Instructions on building a yurt are rather lengthy and for the purposes of this handout, we are just going to briefly outline how it is done. We would like to suggest Blue Morning Star's book Tipis and Yurts as a definitive guide on how to build your own yurt, or you can check out the extensive web pages that members of the Society for Creative Anachronism have published regarding yurt construction for their historical role playing.

  1. To build the khana: Assemble sections of latticed wooden strips (lathes) and bolt them together where they intersect. You must make sure that all the lathes going one direction are on the same side so that the lattice can fold down. It is suggested to build the khana in two or more sections for easier transportation.
  2. Attach the rafters from notches cut on top of the khana and bolt to roof ring.
  3. When assembling the yurt, the belly bands are strapped on the khana to keep it from opening up more under the presser of the rafters.
  4. The canvas walls can be patterned to the yurt if you have access to someone who knows how to sew well, but it is not necessary to have them fit precisely. They can just be draped over the structure and tied in place. Insulating materials can be placed between layers of the wall for superb weather protection.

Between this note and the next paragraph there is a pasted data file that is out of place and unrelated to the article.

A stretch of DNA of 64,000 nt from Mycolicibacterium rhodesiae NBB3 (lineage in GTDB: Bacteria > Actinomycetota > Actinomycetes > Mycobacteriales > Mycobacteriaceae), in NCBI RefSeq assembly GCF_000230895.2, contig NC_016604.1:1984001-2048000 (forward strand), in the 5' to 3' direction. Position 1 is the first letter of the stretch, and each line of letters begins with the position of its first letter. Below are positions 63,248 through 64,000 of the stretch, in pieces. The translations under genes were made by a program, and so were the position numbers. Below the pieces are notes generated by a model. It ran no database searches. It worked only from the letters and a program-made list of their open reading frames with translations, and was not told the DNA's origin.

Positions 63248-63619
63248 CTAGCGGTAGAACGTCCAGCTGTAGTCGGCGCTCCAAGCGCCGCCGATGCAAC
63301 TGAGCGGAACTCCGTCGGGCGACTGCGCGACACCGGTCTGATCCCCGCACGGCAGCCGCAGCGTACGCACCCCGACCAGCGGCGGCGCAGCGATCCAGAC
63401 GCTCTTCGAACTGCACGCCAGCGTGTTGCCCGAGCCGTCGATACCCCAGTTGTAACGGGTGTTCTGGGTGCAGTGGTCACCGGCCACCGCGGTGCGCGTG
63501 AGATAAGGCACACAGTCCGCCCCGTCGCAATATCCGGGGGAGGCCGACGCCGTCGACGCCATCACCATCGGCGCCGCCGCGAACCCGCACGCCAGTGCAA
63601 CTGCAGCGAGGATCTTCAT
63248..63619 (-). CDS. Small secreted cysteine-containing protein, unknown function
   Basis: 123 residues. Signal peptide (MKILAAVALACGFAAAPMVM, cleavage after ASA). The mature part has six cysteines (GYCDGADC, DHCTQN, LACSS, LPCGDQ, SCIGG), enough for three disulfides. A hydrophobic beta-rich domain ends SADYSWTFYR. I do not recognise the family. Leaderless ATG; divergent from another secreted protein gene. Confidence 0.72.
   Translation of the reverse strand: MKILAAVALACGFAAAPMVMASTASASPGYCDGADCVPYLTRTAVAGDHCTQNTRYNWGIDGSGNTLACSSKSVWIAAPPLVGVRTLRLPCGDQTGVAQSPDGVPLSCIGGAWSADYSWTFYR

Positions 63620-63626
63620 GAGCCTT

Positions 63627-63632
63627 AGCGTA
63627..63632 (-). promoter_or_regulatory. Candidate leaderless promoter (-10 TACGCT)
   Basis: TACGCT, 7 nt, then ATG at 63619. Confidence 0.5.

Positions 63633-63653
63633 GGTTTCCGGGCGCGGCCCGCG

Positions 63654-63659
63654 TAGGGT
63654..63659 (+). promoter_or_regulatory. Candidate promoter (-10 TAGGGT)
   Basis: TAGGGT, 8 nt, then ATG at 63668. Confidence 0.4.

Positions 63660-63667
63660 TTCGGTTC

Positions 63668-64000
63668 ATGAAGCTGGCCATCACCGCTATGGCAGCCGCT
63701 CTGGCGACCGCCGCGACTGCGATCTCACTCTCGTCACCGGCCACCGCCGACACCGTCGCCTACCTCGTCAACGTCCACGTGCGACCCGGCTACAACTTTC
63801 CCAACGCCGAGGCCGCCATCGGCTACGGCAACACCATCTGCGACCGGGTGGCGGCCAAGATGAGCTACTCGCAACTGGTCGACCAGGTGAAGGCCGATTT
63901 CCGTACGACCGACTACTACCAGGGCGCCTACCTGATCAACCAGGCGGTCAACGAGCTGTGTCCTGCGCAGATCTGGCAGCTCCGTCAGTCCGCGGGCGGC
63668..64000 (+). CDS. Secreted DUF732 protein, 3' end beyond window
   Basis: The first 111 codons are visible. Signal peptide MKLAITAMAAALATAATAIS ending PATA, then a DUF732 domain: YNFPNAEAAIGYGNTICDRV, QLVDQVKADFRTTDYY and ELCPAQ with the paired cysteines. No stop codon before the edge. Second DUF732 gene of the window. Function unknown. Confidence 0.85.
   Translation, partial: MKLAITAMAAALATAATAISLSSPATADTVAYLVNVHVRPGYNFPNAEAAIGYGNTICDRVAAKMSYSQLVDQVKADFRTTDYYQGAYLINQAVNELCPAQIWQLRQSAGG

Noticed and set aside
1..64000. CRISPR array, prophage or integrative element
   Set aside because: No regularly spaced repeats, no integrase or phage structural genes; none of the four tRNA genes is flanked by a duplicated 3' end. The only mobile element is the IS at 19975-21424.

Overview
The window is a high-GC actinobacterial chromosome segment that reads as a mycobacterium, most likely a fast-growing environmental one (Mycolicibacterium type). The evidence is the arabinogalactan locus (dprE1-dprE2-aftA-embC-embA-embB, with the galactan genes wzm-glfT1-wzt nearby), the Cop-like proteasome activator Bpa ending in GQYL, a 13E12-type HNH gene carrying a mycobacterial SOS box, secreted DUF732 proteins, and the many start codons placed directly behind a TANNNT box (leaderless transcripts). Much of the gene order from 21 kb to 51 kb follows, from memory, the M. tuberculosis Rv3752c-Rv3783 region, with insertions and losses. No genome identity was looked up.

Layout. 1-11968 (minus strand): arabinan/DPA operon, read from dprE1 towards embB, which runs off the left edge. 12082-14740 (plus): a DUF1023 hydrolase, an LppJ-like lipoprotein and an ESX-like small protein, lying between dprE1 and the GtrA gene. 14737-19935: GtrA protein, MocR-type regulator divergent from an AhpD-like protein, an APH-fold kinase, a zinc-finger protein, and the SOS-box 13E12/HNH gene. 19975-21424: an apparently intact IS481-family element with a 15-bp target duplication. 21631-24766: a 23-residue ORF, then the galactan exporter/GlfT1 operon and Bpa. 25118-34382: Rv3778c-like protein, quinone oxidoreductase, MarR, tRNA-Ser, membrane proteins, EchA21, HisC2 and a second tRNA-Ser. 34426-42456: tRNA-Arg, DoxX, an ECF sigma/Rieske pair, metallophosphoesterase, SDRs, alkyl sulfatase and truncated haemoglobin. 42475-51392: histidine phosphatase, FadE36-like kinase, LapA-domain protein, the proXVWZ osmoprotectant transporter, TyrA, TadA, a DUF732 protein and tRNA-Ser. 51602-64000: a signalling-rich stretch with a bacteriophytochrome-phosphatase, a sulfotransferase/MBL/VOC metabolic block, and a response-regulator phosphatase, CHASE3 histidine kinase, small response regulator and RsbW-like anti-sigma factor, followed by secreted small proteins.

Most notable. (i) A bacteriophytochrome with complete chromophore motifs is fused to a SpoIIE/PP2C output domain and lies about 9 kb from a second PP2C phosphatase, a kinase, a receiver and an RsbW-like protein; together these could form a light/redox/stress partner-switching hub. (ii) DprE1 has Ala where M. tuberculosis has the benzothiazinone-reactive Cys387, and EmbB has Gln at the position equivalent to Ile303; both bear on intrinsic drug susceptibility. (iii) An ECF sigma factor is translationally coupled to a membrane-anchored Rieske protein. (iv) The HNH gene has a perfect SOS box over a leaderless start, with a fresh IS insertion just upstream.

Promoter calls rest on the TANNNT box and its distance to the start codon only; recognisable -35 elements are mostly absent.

5. Interior amenities can be built into a yurt, such as shelves attached to the khana or a pole to hang things on. See Society for Creative Anachronism webpages for suggestions.

How are Yurts Appropriate Technology?[edit | edit source]

Yurt building is an appropriate technology because it can be accomplished from the ground up using all-natural, environmentally friendly, and possibly recycled or reused materials. The foundation can be made from brick or sandstone, the cracks filled in with adobe mud and sealed with linseed oil, and covered with throw rugs as carpeting. As previously mentioned, the walls of the yurt can be made from organic or hemp canvas, and insulated with any sort of natural insulating material. The wood for the structural elements of the yurt can be acquired from used lumber yards. Basically, it is a minimalistic structure that many people choose to build as a dwelling because they want to see if they can live without the "modern conveniences" that often have such a negative impact on the environment.

The yurt as a building design is not just appropriate due to its environmental friendliness. The place of its origins in Mongolia is one of extremes in climate, with strong winds, scortching summers, and freezing winters, yet Mongols have been living there happily in their yurts for centuries. Obviously, it is a very hardy structure. It is also inexpensive to build. Even an expensive commercially-built yurt will cost less than ten thousand dollars, and they can be built for even less by hand.

Related projects[edit | edit source]

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Keywords housing
SDG SDG11 Sustainable cities and communities
Authors Lonny Grafman
License CC-BY-SA-3.0
Language English (en)
Related 0 subpages, 1 pages link here
Aliases Yurt
Impact 1,051 page views
Created April 24, 2014 by Lonny Grafman
Modified June 18, 2024 by Felipe Schenone